One of most impressive examples I’ve seen on how apps have improved a business process is the Chase Bank App.   With their app, a user can deposit a check by taking a picture with it on their iPhone or Android device.  The impact to their business has been stunning.  I’ve talked to a few Chase employees and they estimate traffic into branch offices has decreased by 40% after with their app.  I’ve noticed personally that despite having 6 bank windows, they never have more then 2 tellers.   If a line does start to form, the bankers (the employees that don’t sit behind the teller windows) have been trained to pick people from the line and help them with their transaction.  While doing so, they actually have an opportunity to upsell their customer with other banking services such as new credit  cards or a  loan re-finance.

For smaller business, the function that makes the function that makes the most sense in changing the business process is allowing their customers to order product from their phone.  A good example is a restaurant having an app that allows their customer to order food.  People are inherently lazy and tend to go to the path of least resistance.  So, if you can make it easy for your clients to order from the convenience of their smartphone, they will continue to do so over and over.

Internal Process

We’ve talked to a number of clients that are looking for apps / mobile devices to improve their internal process.   For example, we did a project for  a hospital system where we developed an iPad app for a primary care physician to quickly and easily refer a patient to a specialist during a patient visit.  Prior to this , it was a cumbersome task that was typically done by a medical assistant on a desktop computer after the patient had been examined by the  primary care physician.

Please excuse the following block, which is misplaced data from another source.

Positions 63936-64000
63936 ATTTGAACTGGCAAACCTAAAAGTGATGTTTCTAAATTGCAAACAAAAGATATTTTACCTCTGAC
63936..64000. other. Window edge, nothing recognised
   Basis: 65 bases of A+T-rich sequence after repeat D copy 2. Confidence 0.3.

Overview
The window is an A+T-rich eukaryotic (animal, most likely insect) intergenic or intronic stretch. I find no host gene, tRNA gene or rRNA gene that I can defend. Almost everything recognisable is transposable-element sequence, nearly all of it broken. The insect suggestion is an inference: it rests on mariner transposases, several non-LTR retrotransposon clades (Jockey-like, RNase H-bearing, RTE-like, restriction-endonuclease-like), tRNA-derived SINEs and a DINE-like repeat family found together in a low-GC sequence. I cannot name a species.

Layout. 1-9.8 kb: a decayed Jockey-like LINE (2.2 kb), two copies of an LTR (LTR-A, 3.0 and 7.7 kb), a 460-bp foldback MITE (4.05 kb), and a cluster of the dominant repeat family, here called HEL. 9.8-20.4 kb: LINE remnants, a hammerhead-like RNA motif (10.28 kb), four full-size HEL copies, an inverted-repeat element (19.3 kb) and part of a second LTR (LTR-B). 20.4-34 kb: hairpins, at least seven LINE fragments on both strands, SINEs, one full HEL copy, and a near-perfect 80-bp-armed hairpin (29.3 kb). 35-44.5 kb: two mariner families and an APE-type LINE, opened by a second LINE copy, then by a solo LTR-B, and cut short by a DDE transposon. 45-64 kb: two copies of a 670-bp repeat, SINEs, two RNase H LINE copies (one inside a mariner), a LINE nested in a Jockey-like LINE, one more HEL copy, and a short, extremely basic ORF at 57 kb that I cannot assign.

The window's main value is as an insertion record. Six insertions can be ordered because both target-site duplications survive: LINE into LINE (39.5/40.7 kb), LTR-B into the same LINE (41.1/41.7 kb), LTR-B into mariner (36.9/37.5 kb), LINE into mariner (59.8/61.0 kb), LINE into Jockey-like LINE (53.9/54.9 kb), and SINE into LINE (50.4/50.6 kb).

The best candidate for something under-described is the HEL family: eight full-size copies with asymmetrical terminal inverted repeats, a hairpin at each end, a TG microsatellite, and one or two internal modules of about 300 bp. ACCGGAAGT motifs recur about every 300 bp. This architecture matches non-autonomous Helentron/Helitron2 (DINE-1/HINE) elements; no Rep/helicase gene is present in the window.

We did another project for a construction company where the app significantly improved their punch list process.  At the end of a construction project, an inspector will examine a project looking for things that need to be fixed.  The inspector would typically take notes and pictures then go back to the office and put together  a punch list report.  With the app we developed for our client, the inspector can take  pictures with  their smartphone, add notes and at the end of the walk through push a button that generates a report in a PDF format.  The client has reported that this  has saved them four hours per project.

If you are looking to improve your business  process with an app on a tablet or  smartphone, my recommendation is to study your current process and get feedback from the people that  do the work.  They typically will have insight on a problem since they do the work on a daily basis.

To summarize the blog, a well designed  app on a smartphone can dramatically improve your business process both internally and externally.